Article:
Saturday, December 24, 2016

Words of advice for hunters: Turkey Calls 101

For those people wanting to learn their Turkey calls, ThunderHawk reporter Seth Parker offers up his best info on how to do them.

Box Calls: By far one of the most basic calls to use and it is excellent for beginner callers. Despite the fact that it can be mastered by beginners, this call is used by all levels of experience and is very versatile. It is capable of making the fly down cackle, cutting, purr, cluck and yelp. It is extremely simple to use, just drag the paddle across the box or vise versa to make a noise. Different types of turkey talk require different movements on the call, but they are easy to get the hang of doing. There are plenty of different makes, shapes and sizes to choose from, but all function similarly. “Wet Box” by Primos. 

Box calls tend to make a higher pitch sound and are perfect for getting the sound to travel on a windy day. No doubt this call is a good one to have in the gear bag!

Slate Calls: Slate calls are made up of two separate pieces: both a slate stone or glass surface, and a striker. The noise on this call is also made from friction as the striker is moved across the slate. Many different noises can be made on the slate call, and is also quite easy to master. For example yelps are made by “drawing” small ovals on the slate with the striker at the correct angle. Clucks can be made by slightly moving the striker in a quick downward movement.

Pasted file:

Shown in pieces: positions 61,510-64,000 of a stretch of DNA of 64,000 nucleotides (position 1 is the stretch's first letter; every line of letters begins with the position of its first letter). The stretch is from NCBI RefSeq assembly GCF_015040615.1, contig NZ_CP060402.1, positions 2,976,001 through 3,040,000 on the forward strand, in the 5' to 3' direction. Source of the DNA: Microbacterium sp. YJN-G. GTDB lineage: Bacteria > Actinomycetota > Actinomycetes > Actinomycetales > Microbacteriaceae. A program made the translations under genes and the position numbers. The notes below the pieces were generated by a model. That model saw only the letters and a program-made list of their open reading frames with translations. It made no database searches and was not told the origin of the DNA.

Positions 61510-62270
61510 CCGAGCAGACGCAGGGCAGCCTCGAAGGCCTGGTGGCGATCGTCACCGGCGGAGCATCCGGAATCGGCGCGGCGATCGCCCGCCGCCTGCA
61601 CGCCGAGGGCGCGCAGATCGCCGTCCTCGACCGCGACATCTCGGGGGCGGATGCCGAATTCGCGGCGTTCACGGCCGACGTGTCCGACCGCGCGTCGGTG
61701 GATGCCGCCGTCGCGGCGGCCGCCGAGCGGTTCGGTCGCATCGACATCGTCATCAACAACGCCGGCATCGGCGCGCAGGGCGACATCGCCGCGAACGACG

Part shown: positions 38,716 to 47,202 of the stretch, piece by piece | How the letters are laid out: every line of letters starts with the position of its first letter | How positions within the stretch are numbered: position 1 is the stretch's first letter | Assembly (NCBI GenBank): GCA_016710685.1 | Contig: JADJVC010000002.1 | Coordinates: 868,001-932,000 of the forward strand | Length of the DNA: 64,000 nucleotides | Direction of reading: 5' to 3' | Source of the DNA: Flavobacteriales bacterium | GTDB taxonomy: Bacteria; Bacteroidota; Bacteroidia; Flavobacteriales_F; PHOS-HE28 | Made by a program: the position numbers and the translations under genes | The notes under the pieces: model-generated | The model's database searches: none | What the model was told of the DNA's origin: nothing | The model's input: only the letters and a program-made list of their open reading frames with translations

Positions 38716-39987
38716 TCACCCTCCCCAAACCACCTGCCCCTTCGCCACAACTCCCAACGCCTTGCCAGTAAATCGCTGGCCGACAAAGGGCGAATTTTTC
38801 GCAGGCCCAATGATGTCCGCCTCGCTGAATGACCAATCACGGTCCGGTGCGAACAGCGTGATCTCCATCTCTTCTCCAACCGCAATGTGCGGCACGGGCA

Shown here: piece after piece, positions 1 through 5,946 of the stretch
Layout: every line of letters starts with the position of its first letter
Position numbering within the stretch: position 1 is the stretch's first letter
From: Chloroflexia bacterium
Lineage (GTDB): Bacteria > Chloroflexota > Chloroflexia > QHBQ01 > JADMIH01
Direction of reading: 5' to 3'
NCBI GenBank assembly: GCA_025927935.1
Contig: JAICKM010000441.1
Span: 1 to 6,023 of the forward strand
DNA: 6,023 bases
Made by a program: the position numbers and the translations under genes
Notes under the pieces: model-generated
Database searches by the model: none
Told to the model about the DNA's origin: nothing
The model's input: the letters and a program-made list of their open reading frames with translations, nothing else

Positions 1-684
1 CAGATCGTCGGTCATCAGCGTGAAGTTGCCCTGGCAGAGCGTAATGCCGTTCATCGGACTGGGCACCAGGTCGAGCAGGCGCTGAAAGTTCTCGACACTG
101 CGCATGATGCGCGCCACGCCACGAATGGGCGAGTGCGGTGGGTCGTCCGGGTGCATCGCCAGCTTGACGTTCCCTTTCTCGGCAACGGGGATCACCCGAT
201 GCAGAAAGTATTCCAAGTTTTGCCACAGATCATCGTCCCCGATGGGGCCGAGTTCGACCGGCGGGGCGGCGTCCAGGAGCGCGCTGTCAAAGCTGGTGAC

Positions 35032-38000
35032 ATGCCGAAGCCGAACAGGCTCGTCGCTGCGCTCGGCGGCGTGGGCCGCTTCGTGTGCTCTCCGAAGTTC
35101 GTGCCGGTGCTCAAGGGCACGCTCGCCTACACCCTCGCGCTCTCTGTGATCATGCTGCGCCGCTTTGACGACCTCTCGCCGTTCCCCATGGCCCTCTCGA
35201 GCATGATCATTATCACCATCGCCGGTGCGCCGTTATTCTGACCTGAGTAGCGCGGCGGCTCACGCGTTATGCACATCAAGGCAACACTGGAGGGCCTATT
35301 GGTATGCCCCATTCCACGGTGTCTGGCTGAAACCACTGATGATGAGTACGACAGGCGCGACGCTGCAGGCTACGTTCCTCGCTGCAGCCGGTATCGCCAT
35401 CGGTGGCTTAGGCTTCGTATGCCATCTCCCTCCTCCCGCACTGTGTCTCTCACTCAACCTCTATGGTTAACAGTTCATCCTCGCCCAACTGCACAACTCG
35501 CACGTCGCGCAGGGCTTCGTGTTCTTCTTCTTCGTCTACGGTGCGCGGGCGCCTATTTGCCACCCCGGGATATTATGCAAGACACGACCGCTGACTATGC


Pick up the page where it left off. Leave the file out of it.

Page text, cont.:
Different strikers can vary in sound, pitch and volume. Having a selection of strikers to choose from is a good thing to have when out in the field. Remember, different turkeys respond to different sounds, they like variety. For example, a plastic tipped striker will make a raspier sound than that of a rosewood striker that makes a cleaner, louder noise. So experiment with different strikers and slates. Primos “Kung-fu Grip” slate.

 Mouth Diaphragms: Of all the turkey calls on the market, the mouth call is the most difficult to master. But don’t let that discourage you. When you do figure these unique calls out, the rewards are bountiful. The mouth call is a simple latex reed or reeds surrounded on one end by thin nylon to fit your mouth. It fits to the roof of your mouth as the middle of your tongue rests lightly on the reed.

This call is by far the most versatile and has the biggest range in sounds and pitches. There are many shapes and different skill levels, for beginners and experts. Single reeds are the easiest to use before moving up the skill level to double and then to triple reeds. The sounds are made by forcing air through your tongue and the reeds. The shape of your mouth and pressure of your tongue on the reed all play a part in the pitch, volume and quality of sound. Once you get a sound out of your call, you can begin to form that sound into a call note. Once learned, this call will always be with you in the woods!

Knight and Hale mouth diaphragm

Locator calls: Locator calls aren’t really the sounds of a turkey, but can really help you in finding that big thunder chicken. These calls are used to locate gobblers from a distance. Once the call is let out, usually a distant gobbler will gobble back at it. They want to be the loudest thing in the woods. They come in many different varieties and sounds. Peacocks, owl, coyote and crow are some of the different calls that are made to get a long-beard to holler back. Although they may be overlooked as un-needed, they are a good tool to have with you when trying to figure out where to set up in the wee hours of the morning.

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